The New York Times:
Toll On Science And Research Mounts As Government Shutdown Continues
One of the first sessions of the American Meteorological Society’s annual conference in Phoenix this weekend seemed like just the sort to attract plenty of government scientists: “Building Resilience to Extreme Political Weather: Advice for Unpredictable Times.” But the conference, where more than 700 federal employees had been expected, will have few federal scientists in attendance. Many are barred from participating during the partial government shutdown, just one of the numerous consequences for the science community during the capital’s latest spending standoff. (Blinder, 1/5)
The Washington Post:
As Shutdown Drags On, Trump Officials Make New Offer, Seek Novel Ways To Cope With Its Impacts
Trump administration officials began taking extraordinary steps to contain the fallout from the partial federal government shutdown Sunday, as the budget impasse between the president and congressional Democrats showed no signs of nearing a breakthrough. As agencies sought to deal with cascading problems across the federal bureaucracy, acting White House budget director Russell T. Vought sent congressional leaders a letter detailing the administration’s latest offer to end the shutdown. (Costa, Eilperin, Paletta and Miroff, 1/6)
Southwest Key, a nonprofit that houses almost a third of detained migrant youth, has drawn scrutiny from officials after video footage of staff members abusing children surfaced last month. But cracking down on the organization would be a balancing act as the government has been under strain to provide care for the young people.
The New York Times:
Inquiry Into Migrant Shelters Poses Dilemma: What Happens To The Children?
A difficult situation for migrant children in government custody could grow more challenging if the largest provider in the overburdened shelter system were to lose its grants. The provider, Southwest Key Programs, faces mounting pressure after a video of staff members abusing children surfaced last month and the Justice Department opened an investigation into its finances. State and federal officials have cracked down on suspected malfeasance at shelters in the past year, closing multiple facilities, including two run by Southwest Key, and moving children elsewhere. (Barker and Kulish, 1/5)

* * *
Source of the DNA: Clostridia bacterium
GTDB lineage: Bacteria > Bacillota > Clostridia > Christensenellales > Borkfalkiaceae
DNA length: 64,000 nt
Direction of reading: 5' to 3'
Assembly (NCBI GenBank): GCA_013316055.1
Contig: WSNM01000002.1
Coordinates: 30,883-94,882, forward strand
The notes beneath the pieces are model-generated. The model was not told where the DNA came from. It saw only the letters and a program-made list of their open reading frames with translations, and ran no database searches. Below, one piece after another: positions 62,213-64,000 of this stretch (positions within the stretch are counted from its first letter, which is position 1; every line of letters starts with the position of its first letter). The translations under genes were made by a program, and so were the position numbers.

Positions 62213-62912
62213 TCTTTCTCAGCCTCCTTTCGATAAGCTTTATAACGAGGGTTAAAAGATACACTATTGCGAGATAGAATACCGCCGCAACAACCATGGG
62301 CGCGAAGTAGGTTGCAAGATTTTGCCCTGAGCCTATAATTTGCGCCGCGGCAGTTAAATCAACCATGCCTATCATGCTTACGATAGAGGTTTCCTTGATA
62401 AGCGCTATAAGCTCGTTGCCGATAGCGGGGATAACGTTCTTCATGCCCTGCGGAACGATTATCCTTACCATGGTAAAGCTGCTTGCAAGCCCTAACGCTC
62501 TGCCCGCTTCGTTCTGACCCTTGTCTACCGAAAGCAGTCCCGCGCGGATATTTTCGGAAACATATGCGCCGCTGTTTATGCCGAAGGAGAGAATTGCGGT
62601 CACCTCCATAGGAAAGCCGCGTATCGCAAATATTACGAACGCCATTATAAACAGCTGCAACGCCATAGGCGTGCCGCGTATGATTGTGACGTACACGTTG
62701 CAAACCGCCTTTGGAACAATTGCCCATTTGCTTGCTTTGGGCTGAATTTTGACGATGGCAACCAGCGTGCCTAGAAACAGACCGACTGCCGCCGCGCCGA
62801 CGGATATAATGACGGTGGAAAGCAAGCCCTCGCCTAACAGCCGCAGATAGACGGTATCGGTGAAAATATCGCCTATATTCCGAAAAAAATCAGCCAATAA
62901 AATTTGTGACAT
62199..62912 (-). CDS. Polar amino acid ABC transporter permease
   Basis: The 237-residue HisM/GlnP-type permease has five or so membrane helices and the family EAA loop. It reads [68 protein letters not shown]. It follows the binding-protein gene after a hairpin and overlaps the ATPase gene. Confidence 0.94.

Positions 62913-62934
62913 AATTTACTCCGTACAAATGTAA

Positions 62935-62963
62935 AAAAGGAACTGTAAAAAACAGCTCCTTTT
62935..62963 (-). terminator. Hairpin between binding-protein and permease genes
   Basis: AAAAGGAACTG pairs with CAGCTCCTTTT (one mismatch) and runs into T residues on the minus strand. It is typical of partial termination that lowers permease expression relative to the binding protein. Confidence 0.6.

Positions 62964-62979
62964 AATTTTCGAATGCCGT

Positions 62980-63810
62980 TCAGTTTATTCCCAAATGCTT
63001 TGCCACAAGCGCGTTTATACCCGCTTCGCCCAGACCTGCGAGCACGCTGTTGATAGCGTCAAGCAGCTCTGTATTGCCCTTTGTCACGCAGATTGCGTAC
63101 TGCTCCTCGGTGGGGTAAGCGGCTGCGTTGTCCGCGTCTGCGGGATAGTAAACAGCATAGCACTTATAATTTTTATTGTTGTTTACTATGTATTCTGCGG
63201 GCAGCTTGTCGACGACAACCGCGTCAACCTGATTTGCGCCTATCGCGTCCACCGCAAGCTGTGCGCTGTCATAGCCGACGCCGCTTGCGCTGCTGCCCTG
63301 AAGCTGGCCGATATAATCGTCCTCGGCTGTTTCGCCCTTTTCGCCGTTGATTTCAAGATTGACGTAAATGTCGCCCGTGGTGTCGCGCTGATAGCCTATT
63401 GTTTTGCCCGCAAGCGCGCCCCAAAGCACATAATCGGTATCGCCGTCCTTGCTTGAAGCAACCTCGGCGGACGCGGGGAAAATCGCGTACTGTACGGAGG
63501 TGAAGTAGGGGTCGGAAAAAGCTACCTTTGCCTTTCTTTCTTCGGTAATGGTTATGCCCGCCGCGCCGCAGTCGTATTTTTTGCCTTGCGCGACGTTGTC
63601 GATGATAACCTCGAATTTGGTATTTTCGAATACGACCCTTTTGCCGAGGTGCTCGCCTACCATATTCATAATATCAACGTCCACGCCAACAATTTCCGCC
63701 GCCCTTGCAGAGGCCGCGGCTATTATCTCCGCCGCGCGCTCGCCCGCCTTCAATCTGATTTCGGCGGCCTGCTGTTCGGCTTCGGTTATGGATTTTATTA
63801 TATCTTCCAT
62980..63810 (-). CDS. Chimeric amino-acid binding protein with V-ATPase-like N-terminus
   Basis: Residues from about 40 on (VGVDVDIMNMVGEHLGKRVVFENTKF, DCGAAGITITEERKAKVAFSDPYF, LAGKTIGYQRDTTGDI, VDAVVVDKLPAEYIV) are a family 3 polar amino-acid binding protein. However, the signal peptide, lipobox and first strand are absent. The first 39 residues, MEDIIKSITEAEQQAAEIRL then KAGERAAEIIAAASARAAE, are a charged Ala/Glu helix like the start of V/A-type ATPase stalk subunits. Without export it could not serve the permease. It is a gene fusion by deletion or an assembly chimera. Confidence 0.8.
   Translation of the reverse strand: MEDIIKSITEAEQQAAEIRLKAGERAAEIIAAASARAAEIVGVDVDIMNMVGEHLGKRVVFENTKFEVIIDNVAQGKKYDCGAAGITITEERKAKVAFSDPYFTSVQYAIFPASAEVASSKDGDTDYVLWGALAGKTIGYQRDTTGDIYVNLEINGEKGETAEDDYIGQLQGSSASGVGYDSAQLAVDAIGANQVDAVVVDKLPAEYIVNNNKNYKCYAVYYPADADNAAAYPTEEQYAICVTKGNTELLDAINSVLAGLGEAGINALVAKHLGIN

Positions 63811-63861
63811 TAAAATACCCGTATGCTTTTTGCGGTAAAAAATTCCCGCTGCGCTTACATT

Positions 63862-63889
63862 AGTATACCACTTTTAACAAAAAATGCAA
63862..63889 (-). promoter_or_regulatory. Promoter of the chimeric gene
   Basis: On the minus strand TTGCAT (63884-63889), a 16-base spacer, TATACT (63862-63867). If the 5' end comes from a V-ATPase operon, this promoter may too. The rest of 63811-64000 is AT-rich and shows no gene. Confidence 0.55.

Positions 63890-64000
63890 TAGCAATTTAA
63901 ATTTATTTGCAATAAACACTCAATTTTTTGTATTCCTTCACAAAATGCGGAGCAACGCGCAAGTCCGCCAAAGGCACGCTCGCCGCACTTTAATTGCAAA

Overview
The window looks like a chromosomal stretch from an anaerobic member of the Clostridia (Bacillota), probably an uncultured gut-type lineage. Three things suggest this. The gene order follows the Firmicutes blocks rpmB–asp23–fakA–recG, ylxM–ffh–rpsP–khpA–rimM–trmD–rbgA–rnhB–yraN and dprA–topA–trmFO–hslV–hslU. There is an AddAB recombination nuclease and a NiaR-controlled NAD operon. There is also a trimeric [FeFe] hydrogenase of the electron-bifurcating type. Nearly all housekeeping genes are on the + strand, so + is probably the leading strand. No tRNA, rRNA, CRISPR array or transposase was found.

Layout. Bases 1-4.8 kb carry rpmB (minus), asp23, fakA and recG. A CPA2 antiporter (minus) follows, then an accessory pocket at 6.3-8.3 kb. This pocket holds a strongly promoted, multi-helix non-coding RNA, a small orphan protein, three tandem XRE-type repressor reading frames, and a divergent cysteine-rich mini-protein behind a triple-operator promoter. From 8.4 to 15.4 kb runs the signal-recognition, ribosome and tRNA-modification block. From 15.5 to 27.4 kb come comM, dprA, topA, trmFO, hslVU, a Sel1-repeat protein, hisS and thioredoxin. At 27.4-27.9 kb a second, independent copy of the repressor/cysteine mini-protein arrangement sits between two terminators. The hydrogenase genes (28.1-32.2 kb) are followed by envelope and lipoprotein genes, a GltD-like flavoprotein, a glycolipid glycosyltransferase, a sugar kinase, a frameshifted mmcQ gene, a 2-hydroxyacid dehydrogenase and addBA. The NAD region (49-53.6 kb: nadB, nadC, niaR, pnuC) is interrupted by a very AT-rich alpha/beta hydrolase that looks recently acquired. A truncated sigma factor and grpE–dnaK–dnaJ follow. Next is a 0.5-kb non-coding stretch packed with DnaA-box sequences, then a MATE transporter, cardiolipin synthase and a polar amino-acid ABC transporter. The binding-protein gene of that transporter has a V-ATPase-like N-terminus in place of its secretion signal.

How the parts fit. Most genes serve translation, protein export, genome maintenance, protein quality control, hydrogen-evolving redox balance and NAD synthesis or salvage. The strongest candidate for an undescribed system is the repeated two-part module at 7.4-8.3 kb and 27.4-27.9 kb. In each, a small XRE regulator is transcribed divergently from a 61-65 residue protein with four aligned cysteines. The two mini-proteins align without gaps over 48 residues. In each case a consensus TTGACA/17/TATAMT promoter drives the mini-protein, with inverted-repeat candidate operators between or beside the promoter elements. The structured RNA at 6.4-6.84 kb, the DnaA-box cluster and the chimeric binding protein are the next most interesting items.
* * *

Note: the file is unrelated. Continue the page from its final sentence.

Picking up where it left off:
The New York Times:
The Price Of Trump’s Migrant Deterrence Strategy: New Chaos On The Border
At a migrant shelter near the Mexican border, three girls from Guatemala — sisters aged 10, 9 and 6 — coughed and sniffled. One of them clung to both a teddy bear and a large bottle of Pedialyte, to soothe her dehydration and flu. The girls’ mother, Nelcy, 28, said her daughters got sick not during their long journey to the border in the back of a pickup truck, but during the 12 days they spent at two crowded government detention facilities before arriving at the privately run shelter in Texas. “It was very cold, especially for the children,” said Nelcy, who would only be identified by her first name. “My children got sick. They gave us aluminum blankets, but it wasn’t enough.” (Fernandez, Dickerson and Villegas, 1/4)
Politico Pulse Check:
Inside HHS: A Former Official Defends Crisis Response
Thousands of migrant families were separated at the border by the Trump administration last year. One of the HHS officials involved in putting them back together: Chris Meekins — a Trump appointee who normally helped oversee emergency preparedness, but was tapped as part of HHS' broader response. (1/7)